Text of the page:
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  /*
   * Copyright (C) 2007 The Guava Authors
   *
   * Licensed under the Apache License, Version 2.0 (the "License");
   * you may not use this file except in compliance with the License.
   * You may obtain a copy of the License at
   *
   * http://www.apache.org/licenses/LICENSE-2.0
   *
  * Unless required by applicable law or agreed to in writing, software
  * distributed under the License is distributed on an "AS IS" BASIS,
  * WITHOUT WARRANTIES OR CONDITIONS OF ANY KIND, either express or implied.
  * See the License for the specific language governing permissions and
  * limitations under the License.
  */
 
 package com.google.common.collect;
 
 import static com.google.common.base.Preconditions.checkState;
 
 
This class provides a skeletal implementation of the Iterator interface, to make this interface easier to implement for certain types of data sources.

Iterator requires its implementations to support querying the end-of-data status without changing the iterator's state, using the hasNext() method. But many data sources, such as java.io.Reader.read(), do not expose this information; the only way to discover whether there is any data left is by trying to retrieve it. These types of data sources are ordinarily difficult to write iterators for. But using this class, one must implement only the computeNext() method, and invoke the endOfData() method when appropriate.

Another example is an iterator that skips over null elements in a backing iterator. This could be implemented as:

   public static Iterator<String> skipNulls(final Iterator<String> in) {
     return new AbstractIterator<String>() {
       protected String computeNext() {
         while (in.hasNext()) {
           String s = in.next();
           if (s != null) {
             return s;
           
         }
         return endOfData();
       }
     };
   }}
This class supports iterators that include null elements.

Author(s):
Kevin Bourrillion
Since:
2.0 (imported from Google Collections Library)
 
 // When making changes to this class, please also update the copy at
 // com.google.common.base.AbstractIterator
 public abstract class AbstractIterator<T> extends UnmodifiableIterator<T> {
   private State state = .;

  
Constructor for use by subclasses.
 
   protected AbstractIterator() {}
 
   private enum State {
    
We have computed the next element and haven't returned it yet.
 
     READY,

    
We haven't yet computed or have already returned the element.
 
     NOT_READY,

    
We have reached the end of the data and are finished.
 
     DONE,

    
We've suffered an exception and are kaput.
 
     FAILED,
   }
 
   private T next;

  
Returns the next element. Note: the implementation must call endOfData() when there are no elements left in the iteration. Failure to do so could result in an infinite loop.

The initial invocation of hasNext() or next() calls this method, as does the first invocation of hasNext or next following each successful call to next. Once the implementation either invokes endOfData or throws an exception, computeNext is guaranteed to never be called again.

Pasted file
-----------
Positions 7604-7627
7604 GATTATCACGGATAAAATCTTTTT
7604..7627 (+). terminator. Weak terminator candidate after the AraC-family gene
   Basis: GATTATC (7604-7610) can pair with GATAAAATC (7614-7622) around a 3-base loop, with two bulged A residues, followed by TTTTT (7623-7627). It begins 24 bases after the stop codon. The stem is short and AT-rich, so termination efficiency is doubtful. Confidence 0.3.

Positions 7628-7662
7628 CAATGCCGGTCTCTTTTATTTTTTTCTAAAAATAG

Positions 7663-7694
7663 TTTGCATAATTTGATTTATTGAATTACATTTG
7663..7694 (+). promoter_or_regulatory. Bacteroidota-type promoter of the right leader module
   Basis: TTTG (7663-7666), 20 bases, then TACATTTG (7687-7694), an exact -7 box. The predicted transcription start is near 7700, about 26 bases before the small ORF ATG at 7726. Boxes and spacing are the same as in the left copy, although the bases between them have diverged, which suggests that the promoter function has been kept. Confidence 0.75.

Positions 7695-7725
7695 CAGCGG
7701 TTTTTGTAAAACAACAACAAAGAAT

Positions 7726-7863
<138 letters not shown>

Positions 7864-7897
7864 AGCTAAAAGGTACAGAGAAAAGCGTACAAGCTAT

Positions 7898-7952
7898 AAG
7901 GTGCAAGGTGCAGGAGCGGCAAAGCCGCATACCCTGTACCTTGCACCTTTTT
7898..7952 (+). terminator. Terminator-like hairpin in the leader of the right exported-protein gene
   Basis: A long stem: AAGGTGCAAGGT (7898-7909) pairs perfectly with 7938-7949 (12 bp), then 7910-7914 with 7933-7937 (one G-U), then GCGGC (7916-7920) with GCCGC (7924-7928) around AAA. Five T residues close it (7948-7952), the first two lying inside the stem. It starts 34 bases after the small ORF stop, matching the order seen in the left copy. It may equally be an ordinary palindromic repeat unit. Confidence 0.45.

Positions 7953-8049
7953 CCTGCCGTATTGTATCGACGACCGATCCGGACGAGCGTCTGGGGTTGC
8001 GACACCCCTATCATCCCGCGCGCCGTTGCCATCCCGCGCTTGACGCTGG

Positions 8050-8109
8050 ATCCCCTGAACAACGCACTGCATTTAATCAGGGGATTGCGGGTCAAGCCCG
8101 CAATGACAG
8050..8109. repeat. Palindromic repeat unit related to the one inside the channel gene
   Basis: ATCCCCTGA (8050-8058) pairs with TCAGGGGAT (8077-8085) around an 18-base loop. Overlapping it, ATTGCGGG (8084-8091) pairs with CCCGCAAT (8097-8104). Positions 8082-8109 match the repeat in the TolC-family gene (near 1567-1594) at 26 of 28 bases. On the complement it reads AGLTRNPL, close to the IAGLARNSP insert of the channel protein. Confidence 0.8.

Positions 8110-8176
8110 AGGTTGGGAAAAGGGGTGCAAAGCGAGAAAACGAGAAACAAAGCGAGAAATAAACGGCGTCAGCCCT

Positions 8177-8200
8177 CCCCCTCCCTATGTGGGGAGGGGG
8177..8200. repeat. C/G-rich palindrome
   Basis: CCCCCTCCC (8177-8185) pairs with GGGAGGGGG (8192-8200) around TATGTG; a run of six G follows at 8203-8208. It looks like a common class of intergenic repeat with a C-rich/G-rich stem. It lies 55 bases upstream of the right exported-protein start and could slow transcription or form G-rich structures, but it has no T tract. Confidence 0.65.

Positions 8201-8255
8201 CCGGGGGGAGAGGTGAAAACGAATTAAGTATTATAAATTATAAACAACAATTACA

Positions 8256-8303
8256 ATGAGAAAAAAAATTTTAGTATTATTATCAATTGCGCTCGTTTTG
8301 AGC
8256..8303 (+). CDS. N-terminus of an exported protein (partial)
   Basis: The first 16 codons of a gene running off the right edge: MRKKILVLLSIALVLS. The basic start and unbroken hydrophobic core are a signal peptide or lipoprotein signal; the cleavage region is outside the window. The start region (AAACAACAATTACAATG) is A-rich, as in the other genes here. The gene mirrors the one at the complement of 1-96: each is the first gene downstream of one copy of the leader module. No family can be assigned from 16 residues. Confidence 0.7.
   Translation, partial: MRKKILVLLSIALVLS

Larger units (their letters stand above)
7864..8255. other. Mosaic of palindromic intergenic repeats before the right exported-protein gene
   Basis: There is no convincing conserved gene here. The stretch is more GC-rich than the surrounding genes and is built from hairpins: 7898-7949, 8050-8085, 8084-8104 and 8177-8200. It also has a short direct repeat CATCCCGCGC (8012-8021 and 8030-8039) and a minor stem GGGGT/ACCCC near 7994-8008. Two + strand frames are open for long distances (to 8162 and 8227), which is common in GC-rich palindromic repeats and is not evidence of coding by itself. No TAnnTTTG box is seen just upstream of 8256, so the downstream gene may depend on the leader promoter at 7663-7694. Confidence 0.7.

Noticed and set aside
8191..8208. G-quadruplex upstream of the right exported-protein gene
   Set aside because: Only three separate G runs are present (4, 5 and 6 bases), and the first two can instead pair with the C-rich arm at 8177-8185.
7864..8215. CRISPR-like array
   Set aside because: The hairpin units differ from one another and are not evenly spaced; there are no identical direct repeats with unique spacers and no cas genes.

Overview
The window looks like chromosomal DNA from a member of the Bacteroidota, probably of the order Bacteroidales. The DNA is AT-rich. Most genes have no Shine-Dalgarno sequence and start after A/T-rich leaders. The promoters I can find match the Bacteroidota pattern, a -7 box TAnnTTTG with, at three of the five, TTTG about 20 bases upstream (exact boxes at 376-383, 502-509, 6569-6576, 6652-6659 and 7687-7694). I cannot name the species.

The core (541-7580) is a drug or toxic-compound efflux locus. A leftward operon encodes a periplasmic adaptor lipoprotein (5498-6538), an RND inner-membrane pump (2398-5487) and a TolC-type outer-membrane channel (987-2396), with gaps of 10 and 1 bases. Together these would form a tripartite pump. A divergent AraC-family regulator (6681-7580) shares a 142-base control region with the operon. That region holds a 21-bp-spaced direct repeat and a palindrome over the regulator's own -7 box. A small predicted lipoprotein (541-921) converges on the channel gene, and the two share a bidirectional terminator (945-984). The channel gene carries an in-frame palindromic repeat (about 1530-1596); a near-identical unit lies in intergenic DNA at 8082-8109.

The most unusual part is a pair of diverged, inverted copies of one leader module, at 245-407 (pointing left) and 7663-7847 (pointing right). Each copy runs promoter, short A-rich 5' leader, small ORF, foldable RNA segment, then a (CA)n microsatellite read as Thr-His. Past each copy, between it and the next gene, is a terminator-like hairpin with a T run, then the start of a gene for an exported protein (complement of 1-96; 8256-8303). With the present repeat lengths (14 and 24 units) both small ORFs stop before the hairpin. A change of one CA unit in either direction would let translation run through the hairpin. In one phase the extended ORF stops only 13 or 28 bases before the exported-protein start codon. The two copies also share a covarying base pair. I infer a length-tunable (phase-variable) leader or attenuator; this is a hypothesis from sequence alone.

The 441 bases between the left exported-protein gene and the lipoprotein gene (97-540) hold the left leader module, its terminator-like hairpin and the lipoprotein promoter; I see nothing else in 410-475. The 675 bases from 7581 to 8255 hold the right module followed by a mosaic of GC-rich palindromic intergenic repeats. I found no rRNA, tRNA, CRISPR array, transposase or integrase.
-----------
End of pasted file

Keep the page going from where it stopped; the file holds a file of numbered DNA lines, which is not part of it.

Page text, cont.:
If this method throws an exception, it will propagate outward to the hasNext or next invocation that invoked this method. Any further attempts to use the iterator will result in an java.lang.IllegalStateException.

The implementation of this method may not invoke the hasNext, next, or peek() methods on this instance; if it does, an IllegalStateException will result.

Returns:
the next element if there was one. If endOfData was called during execution, the return value will be ignored.
Throws:
java.lang.RuntimeException if any unrecoverable error happens. This exception will propagate outward to the hasNext(), next(), or peek() invocation that invoked this method. Any further attempts to use the iterator will result in an java.lang.IllegalStateException.
  protected abstract T computeNext();

  
Implementations of computeNext() must invoke this method when there are no elements left in the iteration.

Returns:
null; a convenience so your computeNext implementation can use the simple statement return endOfData();
  protected final T endOfData() {
     = .;
    return null;
  }
  public final boolean hasNext() {
    switch () {
      case :
        return false;
      case :
        return true;
      default:
    }
    return tryToComputeNext();
  }
  private boolean tryToComputeNext() {
     = .// temporary pessimism
     = computeNext();
    if ( != .) {
       = .;
      return true;
    }
    return false;
  }
  public final T next() {
    if (!hasNext()) {
      throw new NoSuchElementException();
    }
     = .;
    return ;
  }

  
Returns the next element in the iteration without advancing the iteration, according to the contract of com.google.common.collect.PeekingIterator.peek().

Implementations of AbstractIterator that wish to expose this functionality should implement PeekingIterator.

  public final T peek() {
    if (!hasNext()) {
      throw new NoSuchElementException();
    }
    return ;
  }
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